Skip to main content



Tuesday, September 22, 2020 

Wärtsilä is drawing customers' attention to a recent report from independent research and consultancy organisation CE Delft, regarding the climate impact of exhaust gas cleaning systems (EGCs, or scrubbers).

The report compares the results to the use of low-sulphur marine fuels, from a well-to-wake perspective, in order to achieve an accurate comparison.

Jan Othman, Wärtsilä VP Exhaust Treatment, said: “Wärtsilä has consistently demonstrated its commitment to minimising the marine sector’s carbon footprint. This shows not only in our products and systems, but also in our manufacturing and production processes. We are delighted that this independent report confirms that when taking all things into consideration, our EGCs create less CO2 emissions than the use of sulphur-compliant fuel.”

The report concludes that the environmental impact of scrubbers will be less than that of low-sulphur marine fuel (LSFO). It notes that CO2 emissions associated with producing and installing an EGC system are small compared to those generated when operating the system. The CO2 emissions are mainly related to the energy demand of the system’s pumps, which typically result in a total increase in CO2 emissions of between 1.5% and 3%.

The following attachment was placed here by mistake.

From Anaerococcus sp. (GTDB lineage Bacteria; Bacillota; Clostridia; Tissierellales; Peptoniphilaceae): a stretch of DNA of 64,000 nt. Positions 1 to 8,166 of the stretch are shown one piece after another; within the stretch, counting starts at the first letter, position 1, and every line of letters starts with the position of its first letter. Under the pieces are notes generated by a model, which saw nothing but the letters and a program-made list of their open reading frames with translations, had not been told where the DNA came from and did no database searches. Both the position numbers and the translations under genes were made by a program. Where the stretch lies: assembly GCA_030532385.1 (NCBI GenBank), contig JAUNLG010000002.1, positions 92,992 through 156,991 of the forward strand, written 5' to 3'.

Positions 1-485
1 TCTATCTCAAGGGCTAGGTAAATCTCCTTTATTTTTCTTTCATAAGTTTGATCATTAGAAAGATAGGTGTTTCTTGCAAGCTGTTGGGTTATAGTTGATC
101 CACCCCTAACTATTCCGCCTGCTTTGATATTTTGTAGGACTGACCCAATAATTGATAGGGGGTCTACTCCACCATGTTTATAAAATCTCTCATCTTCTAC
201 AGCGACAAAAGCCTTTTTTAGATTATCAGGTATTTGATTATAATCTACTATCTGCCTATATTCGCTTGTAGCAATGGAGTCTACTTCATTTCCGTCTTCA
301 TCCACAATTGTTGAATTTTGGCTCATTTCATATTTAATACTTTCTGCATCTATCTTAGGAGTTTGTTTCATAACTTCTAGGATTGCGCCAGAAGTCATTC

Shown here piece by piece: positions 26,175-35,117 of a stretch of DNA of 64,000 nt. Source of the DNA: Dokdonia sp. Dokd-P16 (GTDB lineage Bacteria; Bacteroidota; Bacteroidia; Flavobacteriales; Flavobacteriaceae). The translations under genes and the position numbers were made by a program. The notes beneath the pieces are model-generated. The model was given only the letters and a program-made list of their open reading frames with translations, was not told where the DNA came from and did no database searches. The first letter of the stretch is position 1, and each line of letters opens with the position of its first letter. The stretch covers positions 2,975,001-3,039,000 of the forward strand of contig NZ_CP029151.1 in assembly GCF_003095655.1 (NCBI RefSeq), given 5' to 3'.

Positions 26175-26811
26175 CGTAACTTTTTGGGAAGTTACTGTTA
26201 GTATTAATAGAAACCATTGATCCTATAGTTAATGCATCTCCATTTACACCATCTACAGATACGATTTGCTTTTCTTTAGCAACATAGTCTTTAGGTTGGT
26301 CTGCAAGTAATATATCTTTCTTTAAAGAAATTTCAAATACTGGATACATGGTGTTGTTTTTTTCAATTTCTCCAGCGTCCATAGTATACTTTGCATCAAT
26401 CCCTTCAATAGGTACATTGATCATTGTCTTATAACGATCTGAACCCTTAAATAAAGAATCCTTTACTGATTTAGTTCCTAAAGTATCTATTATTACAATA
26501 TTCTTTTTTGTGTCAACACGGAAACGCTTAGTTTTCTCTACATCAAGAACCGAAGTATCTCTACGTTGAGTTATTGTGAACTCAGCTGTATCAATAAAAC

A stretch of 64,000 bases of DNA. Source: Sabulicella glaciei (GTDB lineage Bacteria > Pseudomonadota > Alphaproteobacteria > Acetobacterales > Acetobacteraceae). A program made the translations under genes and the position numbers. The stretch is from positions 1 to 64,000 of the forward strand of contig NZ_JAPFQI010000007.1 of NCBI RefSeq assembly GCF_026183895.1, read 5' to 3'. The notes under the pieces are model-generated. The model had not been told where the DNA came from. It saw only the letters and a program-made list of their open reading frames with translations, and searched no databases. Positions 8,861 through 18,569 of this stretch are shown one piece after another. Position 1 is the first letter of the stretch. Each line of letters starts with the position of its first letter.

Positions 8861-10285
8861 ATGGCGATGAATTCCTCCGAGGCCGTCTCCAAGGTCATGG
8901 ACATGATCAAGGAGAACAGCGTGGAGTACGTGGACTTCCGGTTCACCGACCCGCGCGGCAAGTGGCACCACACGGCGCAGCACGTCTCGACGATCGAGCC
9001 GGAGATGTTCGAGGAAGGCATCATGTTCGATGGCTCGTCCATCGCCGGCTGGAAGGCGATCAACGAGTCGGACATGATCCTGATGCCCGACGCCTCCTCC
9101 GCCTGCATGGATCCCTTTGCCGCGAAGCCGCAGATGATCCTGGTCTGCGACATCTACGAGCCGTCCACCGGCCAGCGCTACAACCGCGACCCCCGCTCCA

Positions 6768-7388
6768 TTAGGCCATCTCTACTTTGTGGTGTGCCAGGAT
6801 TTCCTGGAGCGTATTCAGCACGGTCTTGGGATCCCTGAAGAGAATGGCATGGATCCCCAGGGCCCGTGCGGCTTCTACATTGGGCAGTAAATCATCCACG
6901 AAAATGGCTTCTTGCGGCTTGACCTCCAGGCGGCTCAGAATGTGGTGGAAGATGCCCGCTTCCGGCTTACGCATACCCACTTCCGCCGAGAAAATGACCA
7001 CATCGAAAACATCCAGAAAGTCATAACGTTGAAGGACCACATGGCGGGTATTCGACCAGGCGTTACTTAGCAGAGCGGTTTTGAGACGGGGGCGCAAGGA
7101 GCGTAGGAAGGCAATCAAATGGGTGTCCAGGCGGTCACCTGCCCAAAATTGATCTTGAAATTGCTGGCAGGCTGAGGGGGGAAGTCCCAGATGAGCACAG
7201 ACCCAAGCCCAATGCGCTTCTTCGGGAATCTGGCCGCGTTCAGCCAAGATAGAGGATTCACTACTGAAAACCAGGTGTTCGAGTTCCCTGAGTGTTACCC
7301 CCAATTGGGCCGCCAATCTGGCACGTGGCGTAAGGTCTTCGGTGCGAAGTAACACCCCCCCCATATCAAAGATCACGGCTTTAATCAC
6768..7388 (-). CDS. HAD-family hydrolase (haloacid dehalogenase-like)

By contrast, with de-sulphurised fuels the overall CO2 footprint increase is a result of the refining processes. Theoretical calculations range from an increase in CO2 emissions of 1% to as much as 25% when removing the sulphur content of the fuel. The report states that while the lower figure is not in fact physically possible, the higher percentage increase is applicable only to a quality of fuel that is too high for marine applications. The conclusion, therefore, is that the CO2 emissions associated with the production of low-sulphur marine fuels will be between these extreme values, as illustrated in the graph.

“This study provides a comprehensive overview of the climate impacts of different options to reduce sulphur emissions. It shows that in many cases, the carbon footprint of using a scrubber is lower than low-sulphur fuels,” said Jasper Faber, Project Manager, CE Delft.

Research has indicated that greenhouse gas (GHG) emissions from shipping have increased by more than 10% in the last five years. These emissions are projected to increase by up to 50% by 2050, which means that if the IMO target to significantly lower the industry’s GHG emissions is to be achieved, scrutiny of all aspects of shipping is necessary. Reducing CO2 emissions whilst complying with the IMO’s MARPOL Annex VI is one such important aspect.

Reader Comments (0)

There are currently no comments on this article. Why not be the first and leave your thoughts below.

Leave Your Comment

Please keep your comment on topic, any inappropriate comments may be removed.

Return to index